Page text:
The BUFFER Act, said DiPeitro, “would reduce the number of pathways and number of times that the project has to get handed around and approved” for CRP funding.

Speeding along the process for farmers to obtain CRP funding is a legislative priority for Welch because, he said, conservation projects on farms will have positive environmental impacts for all of Vermont.

“In Vermont, farmers have expressed a desire to be leaders in the fight to conserve our land and environment, but bureaucracy between federal and state governments stifles that effort,” Welch said in a statement. “The federal government must better support Vermont farms and help them mitigate the impacts of climate change. Making it easier for our farmers to access federal resources is essential to protect Vermont’s environment.”

But Jennifer Byrne, manager of the White River Natural Resource Conservation District, reckons the BUFFER Act may not be comprehensive enough of a solution.

“It doesn’t address any of the persistent staff shortages and communication issues within how the state operates, so it’s not going to be a miracle fix,” said Byrne, who runs one of the regional-level agencies involved in the CRP funding process.

Districts like hers are only asked to approve conservation projects once a plan has been developed by the state agriculture agency and the federal Farm Service Agency. Byrne wishes the state would involve districts such as hers more often so projects could be more tailored to the local landscape.

“I would just love to see the Agency of Agriculture and FSA and the conservation districts all sitting at the same table and talking about this program and how it’s delivered and how it could be potentially delivered more efficiently,” said Byrne.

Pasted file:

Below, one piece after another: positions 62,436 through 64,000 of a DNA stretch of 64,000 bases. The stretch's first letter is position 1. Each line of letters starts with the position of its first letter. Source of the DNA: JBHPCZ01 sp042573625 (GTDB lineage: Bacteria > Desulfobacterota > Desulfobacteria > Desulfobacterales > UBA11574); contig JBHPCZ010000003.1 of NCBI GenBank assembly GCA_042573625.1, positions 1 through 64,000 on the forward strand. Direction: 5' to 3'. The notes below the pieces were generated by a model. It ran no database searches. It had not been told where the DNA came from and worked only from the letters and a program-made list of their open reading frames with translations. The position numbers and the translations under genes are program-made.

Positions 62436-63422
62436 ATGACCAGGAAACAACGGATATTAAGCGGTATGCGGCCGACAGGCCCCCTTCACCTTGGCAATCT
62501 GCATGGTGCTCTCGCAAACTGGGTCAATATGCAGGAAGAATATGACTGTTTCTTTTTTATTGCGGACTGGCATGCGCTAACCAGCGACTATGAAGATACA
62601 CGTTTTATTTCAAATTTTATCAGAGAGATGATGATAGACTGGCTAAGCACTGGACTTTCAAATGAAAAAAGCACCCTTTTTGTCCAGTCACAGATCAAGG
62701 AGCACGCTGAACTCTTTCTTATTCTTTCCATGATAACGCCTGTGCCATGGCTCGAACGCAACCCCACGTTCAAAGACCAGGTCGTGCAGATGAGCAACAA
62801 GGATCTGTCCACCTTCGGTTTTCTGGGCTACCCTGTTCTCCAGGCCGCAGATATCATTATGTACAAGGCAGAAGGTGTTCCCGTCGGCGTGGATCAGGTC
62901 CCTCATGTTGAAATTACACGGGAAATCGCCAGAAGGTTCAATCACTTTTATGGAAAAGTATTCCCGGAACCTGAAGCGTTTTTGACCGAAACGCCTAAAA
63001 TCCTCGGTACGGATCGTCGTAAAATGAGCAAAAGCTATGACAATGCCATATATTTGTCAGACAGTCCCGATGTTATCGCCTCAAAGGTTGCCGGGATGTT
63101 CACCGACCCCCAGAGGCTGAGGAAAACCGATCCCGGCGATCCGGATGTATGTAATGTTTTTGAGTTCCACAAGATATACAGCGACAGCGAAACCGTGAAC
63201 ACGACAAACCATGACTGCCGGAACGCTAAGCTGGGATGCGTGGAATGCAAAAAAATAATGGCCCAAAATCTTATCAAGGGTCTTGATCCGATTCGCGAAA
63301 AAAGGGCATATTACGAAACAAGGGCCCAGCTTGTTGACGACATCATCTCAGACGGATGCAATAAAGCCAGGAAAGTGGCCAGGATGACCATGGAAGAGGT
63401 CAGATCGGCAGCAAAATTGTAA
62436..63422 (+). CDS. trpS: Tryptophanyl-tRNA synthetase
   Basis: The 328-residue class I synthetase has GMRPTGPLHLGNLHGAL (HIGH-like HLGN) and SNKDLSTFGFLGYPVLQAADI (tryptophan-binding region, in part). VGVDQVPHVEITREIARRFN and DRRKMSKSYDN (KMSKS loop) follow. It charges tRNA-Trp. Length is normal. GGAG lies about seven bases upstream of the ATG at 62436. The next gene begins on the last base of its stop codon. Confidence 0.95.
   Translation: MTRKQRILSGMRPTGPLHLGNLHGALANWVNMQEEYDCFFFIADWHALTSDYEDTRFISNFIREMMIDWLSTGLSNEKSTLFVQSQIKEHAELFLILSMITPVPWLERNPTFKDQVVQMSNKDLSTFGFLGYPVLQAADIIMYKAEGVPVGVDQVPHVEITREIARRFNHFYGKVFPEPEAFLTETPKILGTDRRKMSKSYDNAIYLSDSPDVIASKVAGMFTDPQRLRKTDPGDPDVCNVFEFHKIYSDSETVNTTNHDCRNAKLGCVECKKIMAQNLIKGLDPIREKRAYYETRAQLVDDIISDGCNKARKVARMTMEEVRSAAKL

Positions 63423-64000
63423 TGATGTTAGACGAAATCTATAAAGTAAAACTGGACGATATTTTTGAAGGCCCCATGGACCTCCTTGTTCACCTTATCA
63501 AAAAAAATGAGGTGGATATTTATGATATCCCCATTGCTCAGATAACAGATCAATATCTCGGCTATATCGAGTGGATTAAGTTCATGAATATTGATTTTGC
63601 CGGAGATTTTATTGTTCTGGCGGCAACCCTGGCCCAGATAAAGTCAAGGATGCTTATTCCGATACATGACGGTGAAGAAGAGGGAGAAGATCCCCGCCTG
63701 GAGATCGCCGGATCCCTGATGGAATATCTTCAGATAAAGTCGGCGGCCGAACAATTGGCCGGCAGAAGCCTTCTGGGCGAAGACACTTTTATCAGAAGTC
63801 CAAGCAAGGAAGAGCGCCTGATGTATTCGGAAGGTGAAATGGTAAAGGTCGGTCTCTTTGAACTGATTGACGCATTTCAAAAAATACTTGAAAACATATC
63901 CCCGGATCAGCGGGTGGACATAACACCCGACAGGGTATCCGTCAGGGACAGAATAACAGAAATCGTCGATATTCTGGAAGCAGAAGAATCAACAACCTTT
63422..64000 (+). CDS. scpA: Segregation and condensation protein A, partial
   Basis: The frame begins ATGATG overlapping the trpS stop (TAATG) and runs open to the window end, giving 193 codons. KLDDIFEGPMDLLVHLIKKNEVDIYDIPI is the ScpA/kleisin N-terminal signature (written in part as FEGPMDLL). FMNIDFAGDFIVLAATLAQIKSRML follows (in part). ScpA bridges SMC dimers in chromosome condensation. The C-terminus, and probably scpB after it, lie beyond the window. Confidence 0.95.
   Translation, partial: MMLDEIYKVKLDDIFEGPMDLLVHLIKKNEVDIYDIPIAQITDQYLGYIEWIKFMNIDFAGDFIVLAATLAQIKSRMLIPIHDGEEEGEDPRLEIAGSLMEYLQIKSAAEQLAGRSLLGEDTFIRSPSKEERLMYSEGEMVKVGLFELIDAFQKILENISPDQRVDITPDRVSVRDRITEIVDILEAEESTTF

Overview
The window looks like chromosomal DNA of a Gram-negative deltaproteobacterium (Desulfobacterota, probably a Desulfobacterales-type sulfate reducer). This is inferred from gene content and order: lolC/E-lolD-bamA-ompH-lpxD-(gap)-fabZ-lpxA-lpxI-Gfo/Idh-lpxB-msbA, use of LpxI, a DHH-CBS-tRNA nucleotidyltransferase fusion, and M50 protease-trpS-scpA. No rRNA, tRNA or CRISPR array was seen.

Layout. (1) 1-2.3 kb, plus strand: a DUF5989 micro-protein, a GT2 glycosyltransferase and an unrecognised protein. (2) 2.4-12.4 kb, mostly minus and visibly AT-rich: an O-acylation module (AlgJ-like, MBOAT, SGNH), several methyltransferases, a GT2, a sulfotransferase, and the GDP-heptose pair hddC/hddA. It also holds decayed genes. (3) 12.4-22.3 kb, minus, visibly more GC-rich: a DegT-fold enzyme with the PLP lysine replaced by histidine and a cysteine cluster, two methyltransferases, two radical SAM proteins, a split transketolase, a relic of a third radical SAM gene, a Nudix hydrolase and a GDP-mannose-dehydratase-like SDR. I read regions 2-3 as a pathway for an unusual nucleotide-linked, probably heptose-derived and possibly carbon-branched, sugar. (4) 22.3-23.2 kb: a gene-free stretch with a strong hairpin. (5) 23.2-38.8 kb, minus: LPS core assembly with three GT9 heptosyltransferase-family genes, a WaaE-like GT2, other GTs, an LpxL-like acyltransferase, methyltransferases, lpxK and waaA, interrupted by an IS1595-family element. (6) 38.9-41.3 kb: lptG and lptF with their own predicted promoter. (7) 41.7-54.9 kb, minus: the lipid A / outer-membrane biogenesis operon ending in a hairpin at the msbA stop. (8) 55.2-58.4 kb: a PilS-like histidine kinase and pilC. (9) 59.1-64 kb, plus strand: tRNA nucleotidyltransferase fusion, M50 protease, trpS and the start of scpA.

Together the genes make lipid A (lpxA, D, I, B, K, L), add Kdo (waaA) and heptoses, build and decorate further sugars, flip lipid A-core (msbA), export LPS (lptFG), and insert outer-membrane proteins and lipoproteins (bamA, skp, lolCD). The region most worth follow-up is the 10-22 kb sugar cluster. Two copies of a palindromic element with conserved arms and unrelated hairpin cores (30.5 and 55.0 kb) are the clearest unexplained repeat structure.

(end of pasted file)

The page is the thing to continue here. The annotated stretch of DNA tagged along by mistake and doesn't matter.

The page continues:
Byrne thinks CRP could be improved by allowing people to plant crops in their riparian buffer zones, enabling them to have a guard against floods that can also produce food. Right now farmers can’t do that. Planting a variety of species would also make buffer zones less vulnerable to natural disasters like the flooding this summer, according to Byrne.

“I think we could think about the impacts of the policy as written and really think about the future that we want to see in terms of the food systems, resiliency (and) famine protection and really (spend time) thinking about how we can get more of our staple needs from our landscape,” said Byrne.

The impact of flooding on farmers was at the forefront of the Vermont delegation’s minds when crafting the BUFFER Act.

“Resilience and conservation are key as we build back from this summer’s floods, and I am doing everything I can to help Vermont’s farmers come back stronger,” Balint said in a statement. “Vermont farmers are on the front lines of climate change. I’m proud to partner with our senators to introduce legislation that will help cut through red tape so that farmers can better protect their farmland from flooding and erosion.”

DiPeitro said conservation projects are often too expensive for farmers already burdened by covering the cost of production on their farms, so legislative efforts like this could help.

“I’m just really hopeful that this message will get across in Washington that there are lots of regulations about buffers. We don’t want to penalize farmers for complying with regulations across this country. We want to encourage farmers to do better and to do more,” DiPeitro said.